Discoveries made using Bio-Rad’s Droplet Digital PCR (ddPCR) technology were presented by researchers at the American Association for Cancer Research (AACR) Annual Meeting in Philadelphia.
Since its introduction in 2012, the QX100TM Droplet Digital PCR system has been used in oncology research with an objective of tailoring cancer treatments on a tumour-by-tumour basis – by reading the genetic mutations, amplifications, and rearrangements that make each tumour unique.
Researchers are leveraging the ability of the ddPCR technology to detect a very small amount of variant DNA – specifically, oncogenic mutant DNA – quickly, inexpensively, and reliably.
From developing a ddPCR-based test that could help physicians guide personalised therapy to tracking tumour mutations that cause drug resistance, researchers from more than a dozen academic institutions and biotech companies highlighted the latest advancements using ddPCR technology in cancer research.
To date, more than 200 peer-reviewed studies have employed ddPCR systems, of which more than 20 involve their use in research using a cancer liquid biopsy.
Droplet Digital PCR is more sensitive at detetcing gene amplifications in tumors than next-generation sequencing clinical methods.
Gene amplifications of oncogenes are hallmarks of certain cancer types that are directly linked to FDA-approved treatments, but tests that can adequately detect these copy number alterations have been limited by DNA quantity and tumour purity and heterogeneity.
Furthermore, biopsies stored as formalin-fixed paraffin-embedded (FFPE) samples are notoriously difficult to work with and yield limited amounts of DNA as the samples can become easily degraded.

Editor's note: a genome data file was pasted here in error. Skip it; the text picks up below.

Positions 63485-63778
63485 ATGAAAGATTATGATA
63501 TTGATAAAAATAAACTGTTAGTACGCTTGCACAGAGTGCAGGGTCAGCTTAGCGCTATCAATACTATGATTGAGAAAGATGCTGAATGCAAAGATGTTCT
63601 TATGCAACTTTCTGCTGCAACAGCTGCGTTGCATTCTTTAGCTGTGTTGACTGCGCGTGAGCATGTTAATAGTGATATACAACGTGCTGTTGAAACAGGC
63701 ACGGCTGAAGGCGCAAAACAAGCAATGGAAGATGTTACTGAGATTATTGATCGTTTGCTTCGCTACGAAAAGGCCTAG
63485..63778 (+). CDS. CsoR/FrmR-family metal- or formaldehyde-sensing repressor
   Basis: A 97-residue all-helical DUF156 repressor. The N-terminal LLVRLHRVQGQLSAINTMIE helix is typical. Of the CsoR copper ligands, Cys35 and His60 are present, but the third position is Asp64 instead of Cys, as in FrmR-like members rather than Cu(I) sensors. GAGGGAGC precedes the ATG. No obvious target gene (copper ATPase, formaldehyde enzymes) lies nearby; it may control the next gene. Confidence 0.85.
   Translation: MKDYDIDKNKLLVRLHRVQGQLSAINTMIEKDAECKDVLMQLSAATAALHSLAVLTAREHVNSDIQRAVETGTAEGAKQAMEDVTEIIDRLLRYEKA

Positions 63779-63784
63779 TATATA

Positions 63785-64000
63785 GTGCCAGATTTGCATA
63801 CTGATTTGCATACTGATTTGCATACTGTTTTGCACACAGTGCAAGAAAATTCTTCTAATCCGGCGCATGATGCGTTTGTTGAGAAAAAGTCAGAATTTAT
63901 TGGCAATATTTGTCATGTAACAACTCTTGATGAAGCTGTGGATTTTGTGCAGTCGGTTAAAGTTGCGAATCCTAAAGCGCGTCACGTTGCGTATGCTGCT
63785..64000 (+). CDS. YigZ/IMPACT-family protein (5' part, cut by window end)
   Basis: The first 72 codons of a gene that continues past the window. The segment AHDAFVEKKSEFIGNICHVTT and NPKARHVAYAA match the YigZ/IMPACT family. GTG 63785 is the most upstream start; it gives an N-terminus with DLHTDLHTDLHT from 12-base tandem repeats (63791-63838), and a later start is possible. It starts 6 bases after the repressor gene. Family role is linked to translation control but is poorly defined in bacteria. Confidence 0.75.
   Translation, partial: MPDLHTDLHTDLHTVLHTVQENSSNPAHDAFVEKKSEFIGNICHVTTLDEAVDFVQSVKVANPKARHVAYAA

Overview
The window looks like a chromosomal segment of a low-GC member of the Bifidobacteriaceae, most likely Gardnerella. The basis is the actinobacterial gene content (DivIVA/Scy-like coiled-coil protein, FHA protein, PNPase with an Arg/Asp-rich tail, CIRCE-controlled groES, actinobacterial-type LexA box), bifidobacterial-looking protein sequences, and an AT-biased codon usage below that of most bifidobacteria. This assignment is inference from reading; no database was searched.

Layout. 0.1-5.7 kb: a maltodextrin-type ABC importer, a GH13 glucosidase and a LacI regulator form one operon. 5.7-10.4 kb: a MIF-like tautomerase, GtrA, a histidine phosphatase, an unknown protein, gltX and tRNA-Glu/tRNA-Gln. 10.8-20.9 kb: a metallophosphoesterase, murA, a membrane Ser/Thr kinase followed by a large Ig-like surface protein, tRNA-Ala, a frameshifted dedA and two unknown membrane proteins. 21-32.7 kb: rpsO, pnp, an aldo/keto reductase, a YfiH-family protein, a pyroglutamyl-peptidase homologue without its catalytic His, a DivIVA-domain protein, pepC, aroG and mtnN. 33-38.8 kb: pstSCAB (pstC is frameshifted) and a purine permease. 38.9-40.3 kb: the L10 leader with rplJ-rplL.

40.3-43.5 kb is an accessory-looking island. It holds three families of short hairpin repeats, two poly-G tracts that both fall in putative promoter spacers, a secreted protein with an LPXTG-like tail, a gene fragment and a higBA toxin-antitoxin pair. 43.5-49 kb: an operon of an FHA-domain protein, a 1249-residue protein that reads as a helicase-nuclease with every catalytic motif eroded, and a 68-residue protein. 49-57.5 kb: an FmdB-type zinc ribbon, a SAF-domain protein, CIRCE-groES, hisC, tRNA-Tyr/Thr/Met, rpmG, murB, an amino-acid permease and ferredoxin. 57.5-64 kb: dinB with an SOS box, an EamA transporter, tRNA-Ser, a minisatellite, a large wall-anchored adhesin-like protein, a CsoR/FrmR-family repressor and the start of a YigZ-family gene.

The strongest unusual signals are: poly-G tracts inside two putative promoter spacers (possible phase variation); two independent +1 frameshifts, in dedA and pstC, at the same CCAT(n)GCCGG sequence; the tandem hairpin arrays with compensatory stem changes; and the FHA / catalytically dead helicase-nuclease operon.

In a joint research venture, TOMA Biosciences in Foster City, CA, and the Intermountain Precision Genomics in Saint George, UT, found that a new ddPCR-based test using FFPE samples called the Amplinome Test is more than ten times more sensitive than next-generation sequencing (NGS) clinical methods in detecting gene amplifications of 12 genes commonly amplified in cancer.
The Amplinome Test detected gene amplifications that that the NGS method missed.
Patients can develop additional mutations within the tumour as a result of cancer treatment, leading to drug resistance.
Researchers from The Royal Marsden NHS Foundation Trust and The Institute of Cancer Research, London presented findings that used patient blood plasma with ddPCR methods to track the evolution of tumour resistance to treatment with anti-EGFR monoclonal antibodies.
For high sensitivity measurements of circulating cell-free DNA (cfDNA), scientists are given samples of plasma with extremely small amounts of tumour-derived DNA that they use to determine a patient’s cancer mutations.
Multiplexing allows the detection of multiple mutations in a single reaction. The University of Texas MD Anderson Cancer Center in Houston, TX presented research that demonstrated multiplex testing for KRAS mutations does not sacrifice accuracy, even with volumes of DNA as low as 16 ng.
It is also claimed that multiplexing saves time, money and is feasible in samples with small proportions of cancer-derived mutant DNA.
Dawne Shelton, Bio-Rad, spoke about the use of ddPCR technology in the tracking of cell-free tumour DNA for early detection of tumour DNA in blood as well as the monitoring of patient treatment and disease progression.
Shelton also highlighted how ddPCR technology has been used to detect copy number amplifications of genes commonly associated with cancer, such as MYC, HER2, and EGFR, and for the detection of KRAS mutations using a multiplex screening strategy.